In fact, as with Fox News, all of talk radio itself is in the midst of a golden era of creativity, from founding father Rush Limbaugh to Hannity and Levin and Dobbs and Beck all the way down the chain to your local morning drive team. Who could possibly have imagined the O’Reilly Factor except for — Bill O’Reilly? Who could have created the Rush Limbaugh show except — Rush Limbaugh? Who could dream up the Beck shows — except Beck? These are just a few of limitless examples of what creative people — in any field they call their own — can do when they have the freedom to create, to use their talents and skills to make their Swiftian visions come true. Ironically, it might even be said that liberalism itself — and at the moment Barack Obama — are the necessary irritating grains of sand in the communications oyster that is creating all these conservative media pearls.
Listen again to Lou Dobbs as he took his leave of CNN — and three decades worth of creating. “I’m the last of the original anchors here on CNN and I’m proud to have had the privilege of helping to build the world’s first news network.” Original. Helping to build. This is the language of a creator, a builder. A dreamer. A man who can see what is invisible to others, and make the dream live.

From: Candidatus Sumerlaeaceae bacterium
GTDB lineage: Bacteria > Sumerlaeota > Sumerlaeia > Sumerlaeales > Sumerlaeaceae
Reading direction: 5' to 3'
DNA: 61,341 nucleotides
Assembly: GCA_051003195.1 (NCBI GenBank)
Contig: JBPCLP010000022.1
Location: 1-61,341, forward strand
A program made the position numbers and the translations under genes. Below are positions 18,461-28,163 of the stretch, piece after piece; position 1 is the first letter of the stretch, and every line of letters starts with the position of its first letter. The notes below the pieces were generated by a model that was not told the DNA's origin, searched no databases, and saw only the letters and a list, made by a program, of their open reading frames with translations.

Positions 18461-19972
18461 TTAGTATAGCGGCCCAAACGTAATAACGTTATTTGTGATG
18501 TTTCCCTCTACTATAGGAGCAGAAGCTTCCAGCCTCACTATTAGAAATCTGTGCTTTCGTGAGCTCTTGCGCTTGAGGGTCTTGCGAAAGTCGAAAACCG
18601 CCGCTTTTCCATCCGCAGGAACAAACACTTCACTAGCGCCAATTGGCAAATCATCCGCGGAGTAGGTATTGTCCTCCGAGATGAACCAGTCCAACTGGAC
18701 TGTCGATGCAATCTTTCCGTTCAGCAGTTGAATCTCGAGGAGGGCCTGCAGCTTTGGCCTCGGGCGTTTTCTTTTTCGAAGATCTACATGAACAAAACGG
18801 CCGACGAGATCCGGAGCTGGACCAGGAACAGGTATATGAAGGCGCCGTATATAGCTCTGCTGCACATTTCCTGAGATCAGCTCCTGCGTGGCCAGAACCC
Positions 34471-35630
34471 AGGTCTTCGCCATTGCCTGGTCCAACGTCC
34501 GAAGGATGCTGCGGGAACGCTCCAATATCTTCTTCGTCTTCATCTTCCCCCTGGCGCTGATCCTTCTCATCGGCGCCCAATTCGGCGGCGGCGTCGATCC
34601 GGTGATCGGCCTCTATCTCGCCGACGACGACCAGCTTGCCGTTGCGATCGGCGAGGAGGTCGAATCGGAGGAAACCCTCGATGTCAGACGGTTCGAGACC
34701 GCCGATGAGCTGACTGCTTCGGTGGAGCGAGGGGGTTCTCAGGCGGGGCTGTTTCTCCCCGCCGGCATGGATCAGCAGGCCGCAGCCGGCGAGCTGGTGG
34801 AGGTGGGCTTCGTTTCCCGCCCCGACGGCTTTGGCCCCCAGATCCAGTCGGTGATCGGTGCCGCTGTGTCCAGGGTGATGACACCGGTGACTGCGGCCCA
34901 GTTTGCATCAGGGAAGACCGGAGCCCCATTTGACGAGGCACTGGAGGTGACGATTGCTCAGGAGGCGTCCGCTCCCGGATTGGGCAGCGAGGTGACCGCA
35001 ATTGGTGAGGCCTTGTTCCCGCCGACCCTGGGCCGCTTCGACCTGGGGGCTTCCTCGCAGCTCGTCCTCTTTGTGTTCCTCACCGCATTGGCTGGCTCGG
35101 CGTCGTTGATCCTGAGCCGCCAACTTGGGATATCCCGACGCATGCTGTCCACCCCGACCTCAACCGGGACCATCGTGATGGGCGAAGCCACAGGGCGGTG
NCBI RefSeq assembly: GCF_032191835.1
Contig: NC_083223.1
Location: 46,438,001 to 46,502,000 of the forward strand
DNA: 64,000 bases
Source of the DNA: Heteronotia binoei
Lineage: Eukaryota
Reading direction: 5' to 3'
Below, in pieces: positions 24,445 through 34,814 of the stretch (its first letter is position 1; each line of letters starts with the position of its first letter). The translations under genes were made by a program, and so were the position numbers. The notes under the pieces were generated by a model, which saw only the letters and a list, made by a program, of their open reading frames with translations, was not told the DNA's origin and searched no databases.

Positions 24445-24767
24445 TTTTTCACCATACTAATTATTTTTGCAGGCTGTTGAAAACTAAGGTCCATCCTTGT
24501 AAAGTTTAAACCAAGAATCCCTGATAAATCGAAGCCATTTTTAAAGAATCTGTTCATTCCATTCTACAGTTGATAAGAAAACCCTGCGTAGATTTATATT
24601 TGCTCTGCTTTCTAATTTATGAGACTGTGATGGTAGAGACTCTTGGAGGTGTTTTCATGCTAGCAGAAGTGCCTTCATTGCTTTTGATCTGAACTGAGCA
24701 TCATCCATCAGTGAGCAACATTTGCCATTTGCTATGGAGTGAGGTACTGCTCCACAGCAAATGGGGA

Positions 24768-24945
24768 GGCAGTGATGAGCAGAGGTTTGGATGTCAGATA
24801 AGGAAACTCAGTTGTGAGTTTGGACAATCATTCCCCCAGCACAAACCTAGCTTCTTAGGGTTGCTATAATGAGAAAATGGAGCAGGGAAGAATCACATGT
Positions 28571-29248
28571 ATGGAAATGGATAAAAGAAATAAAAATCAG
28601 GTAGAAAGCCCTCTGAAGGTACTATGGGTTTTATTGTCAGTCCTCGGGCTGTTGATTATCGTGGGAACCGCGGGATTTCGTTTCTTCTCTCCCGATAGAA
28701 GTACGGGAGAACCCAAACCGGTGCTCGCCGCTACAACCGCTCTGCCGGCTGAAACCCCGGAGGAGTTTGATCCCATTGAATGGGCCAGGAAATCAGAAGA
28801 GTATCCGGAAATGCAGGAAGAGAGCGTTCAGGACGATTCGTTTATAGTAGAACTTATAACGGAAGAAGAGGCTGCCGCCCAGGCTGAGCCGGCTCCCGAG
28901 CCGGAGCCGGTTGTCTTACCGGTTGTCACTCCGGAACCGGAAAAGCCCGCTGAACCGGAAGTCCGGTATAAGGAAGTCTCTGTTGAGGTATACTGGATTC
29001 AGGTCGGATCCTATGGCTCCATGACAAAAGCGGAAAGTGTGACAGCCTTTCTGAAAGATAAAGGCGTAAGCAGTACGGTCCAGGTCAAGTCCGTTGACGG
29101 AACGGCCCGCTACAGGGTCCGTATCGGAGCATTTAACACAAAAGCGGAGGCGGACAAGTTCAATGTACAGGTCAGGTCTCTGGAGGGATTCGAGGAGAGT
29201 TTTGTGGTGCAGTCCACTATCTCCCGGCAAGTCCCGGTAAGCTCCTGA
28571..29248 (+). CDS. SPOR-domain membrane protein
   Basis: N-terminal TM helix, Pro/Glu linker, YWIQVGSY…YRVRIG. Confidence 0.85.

Is Lou Dobbs, in the battle to maintain free speech for all, a casualty of war? In this one battle, yes. He wins the Purple Heart — Communications Division. People with good motives — and bad — people who should know better but don’t, people who are appearing to others as timid, small and, perhaps worst of all — narrow — have momentarily accomplished a victory. A victory that, if left unchallenged, can eventually affect the free speech rights of every American, beginning with those who sought to end Lou Dobbs’ career.
But what I think I really saw in Lou Dobbs last Wednesday night in the glass palace built by the dreams of Ted Turner, Henry Luce, Britton Hadden, Jack Warner, the Warner brothers and Steve Ross is a likeminded soul. Only a man who dreams and builds — himself — could help Ted Turner create what has now become the world of business news. Only a man who is unafraid, bold and willing to face the inevitable storms that must come to all who dream and build can smile as he ends thirty years with Ted Turner’s dream — and his own.